“The Purge” franchise is the most politically relevant work of modern pop culture. The four films—“The Purge,” “The Purge: Anarchy,” “The Purge: Election Year” and the recently released “The First Purge”—feature protagonists who are poor, homeless, black and brown, immigrants, criminals and otherwise marginalized people fighting to survive eliminationist violence by white, wealthy, upper-class, educated killers and the fascist government that supports them. “The Purge” series makes explicit the implicit violence of capitalism, and every horror inflicted upon the protagonists echoes the suffering of people in the real world.

The premise of the first film in the series, “The Purge,” is simple: For one night, all crime is legal in America. Assault, rape and murder are fair game. Citizens are encouraged to “unleash the beast” and abuse their fellow Americans as they see fit. The New Founding Fathers of America—the ruling political party in the series’ dystopian U.S.—began the annual event ostensibly to help Americans purge their deviant desires. After this cathartic one-night orgy of violence, people would supposedly return to their normal lives rid of their negative impulses and be good citizens for the rest of the year.

This concept could easily be the germ of a right-wing fantasy about how police and prisons are the only thing standing between good folks and hordes of violent savages. However, what becomes clear throughout the series is that the purge exists only to benefit the privileged few: The haves can spend the night in safe rooms or on the streets with military-grade arsenals, while the have-nots have no protection and are hunted for sport. “The Purge” is thus a fable in which the violence that classism, racism and capitalism inflict every day is distilled into just one night.

“The Purge” (2013) follows the upper-middle-class, pro-purge Sandin family. They support the purge politically but do not actively participate in the festivities, instead choosing to fortify their home with expensive equipment available only to those of their economic class. They are safe, secure and ignorant in their suburban fortress—until a bloody man shows up at their door asking for help.

The unnamed stranger is a homeless black man who has survived an attack by a group of young, rich, white purgers, and he immediately becomes the moral center of the film. By seeing the stranger’s humanity, the Sandins realize the cruelty of the purge, and it is only through their protection of him from his upper-class attackers that they prove their worth.

While the wealthy can turn their homes into virtual fortresses and hire private security, those outside the suburbs are not safe anywhere. “The Purge: Anarchy” (2014) shows how the other half lives on purge night. While street gangs mostly keep to themselves, government-backed death squads stalk dilapidated apartment buildings and hunt down the poor.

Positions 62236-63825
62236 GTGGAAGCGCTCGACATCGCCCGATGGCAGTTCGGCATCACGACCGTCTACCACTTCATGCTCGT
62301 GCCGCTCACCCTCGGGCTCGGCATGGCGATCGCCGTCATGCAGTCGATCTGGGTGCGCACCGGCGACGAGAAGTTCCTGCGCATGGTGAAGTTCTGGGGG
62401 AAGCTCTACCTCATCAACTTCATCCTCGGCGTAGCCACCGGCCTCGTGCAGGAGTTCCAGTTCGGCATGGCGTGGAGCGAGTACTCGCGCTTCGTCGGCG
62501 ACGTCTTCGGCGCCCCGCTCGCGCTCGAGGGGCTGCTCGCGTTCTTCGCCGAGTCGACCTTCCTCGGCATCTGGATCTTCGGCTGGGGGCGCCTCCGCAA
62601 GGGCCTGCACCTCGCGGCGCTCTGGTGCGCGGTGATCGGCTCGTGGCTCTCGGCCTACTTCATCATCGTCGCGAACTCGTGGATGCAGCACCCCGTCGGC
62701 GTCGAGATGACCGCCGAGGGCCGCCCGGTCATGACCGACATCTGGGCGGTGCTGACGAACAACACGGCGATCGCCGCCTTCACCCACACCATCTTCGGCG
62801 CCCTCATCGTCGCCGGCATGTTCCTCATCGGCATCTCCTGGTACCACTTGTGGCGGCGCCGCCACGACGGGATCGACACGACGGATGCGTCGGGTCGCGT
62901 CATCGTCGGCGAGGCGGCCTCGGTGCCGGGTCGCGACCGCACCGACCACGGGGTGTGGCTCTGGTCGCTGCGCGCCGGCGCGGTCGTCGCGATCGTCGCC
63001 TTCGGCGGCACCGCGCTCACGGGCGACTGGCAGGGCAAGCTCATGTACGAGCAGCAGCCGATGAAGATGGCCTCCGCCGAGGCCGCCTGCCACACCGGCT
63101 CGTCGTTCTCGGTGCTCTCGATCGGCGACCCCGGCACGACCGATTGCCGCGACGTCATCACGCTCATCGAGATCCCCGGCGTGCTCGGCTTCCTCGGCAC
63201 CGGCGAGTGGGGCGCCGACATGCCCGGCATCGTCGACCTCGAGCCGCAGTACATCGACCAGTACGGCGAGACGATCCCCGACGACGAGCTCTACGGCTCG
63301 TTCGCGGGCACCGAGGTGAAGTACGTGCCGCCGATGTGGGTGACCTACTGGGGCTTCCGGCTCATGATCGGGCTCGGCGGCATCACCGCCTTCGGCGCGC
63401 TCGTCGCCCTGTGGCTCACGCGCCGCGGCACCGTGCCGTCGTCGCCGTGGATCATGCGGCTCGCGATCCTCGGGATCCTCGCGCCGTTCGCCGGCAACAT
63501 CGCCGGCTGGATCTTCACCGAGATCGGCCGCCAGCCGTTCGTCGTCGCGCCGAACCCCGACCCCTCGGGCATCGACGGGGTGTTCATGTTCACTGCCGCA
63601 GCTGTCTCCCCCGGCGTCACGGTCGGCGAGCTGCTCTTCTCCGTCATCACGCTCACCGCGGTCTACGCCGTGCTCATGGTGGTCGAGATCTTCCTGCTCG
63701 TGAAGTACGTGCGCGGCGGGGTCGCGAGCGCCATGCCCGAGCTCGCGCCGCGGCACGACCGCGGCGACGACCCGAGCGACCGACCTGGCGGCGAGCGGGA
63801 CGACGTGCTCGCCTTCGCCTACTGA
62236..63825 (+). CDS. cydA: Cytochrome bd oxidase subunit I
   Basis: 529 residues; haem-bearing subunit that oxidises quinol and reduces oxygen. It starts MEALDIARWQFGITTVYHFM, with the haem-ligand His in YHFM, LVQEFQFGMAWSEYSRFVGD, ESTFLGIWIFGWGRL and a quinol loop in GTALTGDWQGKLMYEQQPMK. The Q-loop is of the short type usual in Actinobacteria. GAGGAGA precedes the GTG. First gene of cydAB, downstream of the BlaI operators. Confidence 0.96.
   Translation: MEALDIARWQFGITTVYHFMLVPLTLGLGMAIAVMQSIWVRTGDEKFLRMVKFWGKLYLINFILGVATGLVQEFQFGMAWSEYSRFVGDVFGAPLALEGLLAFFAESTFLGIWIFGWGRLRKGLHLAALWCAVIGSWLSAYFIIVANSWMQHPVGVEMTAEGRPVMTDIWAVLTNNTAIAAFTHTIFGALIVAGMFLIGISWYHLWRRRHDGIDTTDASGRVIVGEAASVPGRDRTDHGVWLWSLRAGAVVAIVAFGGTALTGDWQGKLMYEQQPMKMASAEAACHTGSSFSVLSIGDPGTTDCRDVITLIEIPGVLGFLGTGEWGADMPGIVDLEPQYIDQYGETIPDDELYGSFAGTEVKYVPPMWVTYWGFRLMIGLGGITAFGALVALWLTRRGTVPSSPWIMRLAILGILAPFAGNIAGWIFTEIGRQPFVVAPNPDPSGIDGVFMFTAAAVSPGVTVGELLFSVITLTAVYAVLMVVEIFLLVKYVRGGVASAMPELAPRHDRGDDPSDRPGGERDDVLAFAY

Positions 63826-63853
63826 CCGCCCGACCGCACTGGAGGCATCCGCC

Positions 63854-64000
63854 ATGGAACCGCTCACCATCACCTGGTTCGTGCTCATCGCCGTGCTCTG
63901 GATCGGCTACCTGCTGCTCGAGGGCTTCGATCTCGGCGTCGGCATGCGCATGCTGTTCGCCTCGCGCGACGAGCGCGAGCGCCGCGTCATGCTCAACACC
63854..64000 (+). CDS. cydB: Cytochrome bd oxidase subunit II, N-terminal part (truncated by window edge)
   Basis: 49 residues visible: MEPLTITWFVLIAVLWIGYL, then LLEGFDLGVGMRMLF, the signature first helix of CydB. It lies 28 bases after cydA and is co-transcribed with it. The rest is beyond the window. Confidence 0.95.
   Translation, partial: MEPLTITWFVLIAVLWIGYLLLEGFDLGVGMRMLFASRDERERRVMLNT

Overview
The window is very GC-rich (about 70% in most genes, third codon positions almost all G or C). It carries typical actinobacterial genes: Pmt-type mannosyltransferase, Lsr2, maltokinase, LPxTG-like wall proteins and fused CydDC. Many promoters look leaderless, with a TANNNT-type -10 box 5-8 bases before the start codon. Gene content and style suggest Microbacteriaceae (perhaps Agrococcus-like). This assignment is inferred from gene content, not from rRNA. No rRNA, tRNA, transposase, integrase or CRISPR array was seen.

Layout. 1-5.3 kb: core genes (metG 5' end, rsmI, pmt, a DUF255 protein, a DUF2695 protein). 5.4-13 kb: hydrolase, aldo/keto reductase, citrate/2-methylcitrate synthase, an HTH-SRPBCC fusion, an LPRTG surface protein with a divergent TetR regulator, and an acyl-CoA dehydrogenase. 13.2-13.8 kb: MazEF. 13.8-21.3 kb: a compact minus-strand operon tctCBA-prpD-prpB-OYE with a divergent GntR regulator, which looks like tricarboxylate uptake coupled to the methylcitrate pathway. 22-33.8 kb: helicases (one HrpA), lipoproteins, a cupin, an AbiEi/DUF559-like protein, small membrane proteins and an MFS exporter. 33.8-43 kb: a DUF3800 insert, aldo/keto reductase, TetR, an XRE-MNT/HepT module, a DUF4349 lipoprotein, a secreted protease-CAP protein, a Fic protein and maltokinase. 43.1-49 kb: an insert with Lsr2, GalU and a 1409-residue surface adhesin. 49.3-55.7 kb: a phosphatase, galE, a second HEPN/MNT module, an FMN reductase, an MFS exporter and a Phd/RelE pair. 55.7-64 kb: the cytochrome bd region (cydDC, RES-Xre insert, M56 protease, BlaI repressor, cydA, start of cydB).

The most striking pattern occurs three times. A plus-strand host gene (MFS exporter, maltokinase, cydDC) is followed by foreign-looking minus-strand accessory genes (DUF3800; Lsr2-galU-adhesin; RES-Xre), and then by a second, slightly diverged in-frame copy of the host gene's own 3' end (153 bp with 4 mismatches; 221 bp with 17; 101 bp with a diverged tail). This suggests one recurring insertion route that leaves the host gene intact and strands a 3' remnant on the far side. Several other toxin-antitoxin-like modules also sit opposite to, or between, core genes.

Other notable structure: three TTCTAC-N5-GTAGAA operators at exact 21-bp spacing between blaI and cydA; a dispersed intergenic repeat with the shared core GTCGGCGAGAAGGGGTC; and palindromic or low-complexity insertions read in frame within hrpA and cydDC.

When the protagonists are chased by a group of spooky black teenagers, it is revealed that they are not purgers but merely middlemen. The gang is capturing people on purge nights to sell them to a group of the megawealthy, who commit their purge murders over plates of foie gras.

“The Purge: Election Year” (2016) was a creative and political departure. It focused more on action than horror, and the proletarian revolution to end the purge proposed near the end of “The Purge: Anarchy” was ultimately abandoned for a political appeal. The film ends with the election of an anti-purge candidate to the presidency, but riots from pro-purge voters are reported to be taking place during the credits.

The fourth and newest film, “The First Purge” (2018), is the most explicitly political and topical film of the series. Director Gerard McMurray and writer James DeMonaco grounded this prequel in a pre-purge world that is not much different from ours. The 1998 dragging death of James Byrd Jr. in Texas, Black Lives Matter, the 2017 rally in Charlottesville, Va., the NFL protests, the Tuskegee experiments and other racial injustices are referred to liberally throughout the film, often in shocking ways.

A scene in which a church full of black and brown people are gunned down by white supremacist mercenaries is uncomfortably reminiscent of the 2015 Charleston, S.C., shooting that took the lives of eight churchgoers. Therein lies the disquieting power of “The Purge” franchise: None of the horrors that happens in these films is fictional. Everything that happens onscreen happens in the real world, just spread out across 365 grueling days each year, instead of just one night.

“The Purge” series may be criticized for its B-movie aesthetics and limited production budgets, but much like the classic exploitation films with which it shares DNA, the series contains social commentary that is arguably more challenging and real than anything found in a megablockbuster or prestige film.

“The Purge” is one of the few class-conscious pieces of popular art. It depicts the poor, the homeless and the underclasses and shows the struggles and heroism of them all. It makes clear that the lives of leisure, luxury and safety that the privileged live come not from hard work, but from the suffering of the rest of society.

Capitalism is the real masked killer in each “Purge” film, using million-dollar arsenals to hunt down the poor through potholed streets and dilapidated slums.

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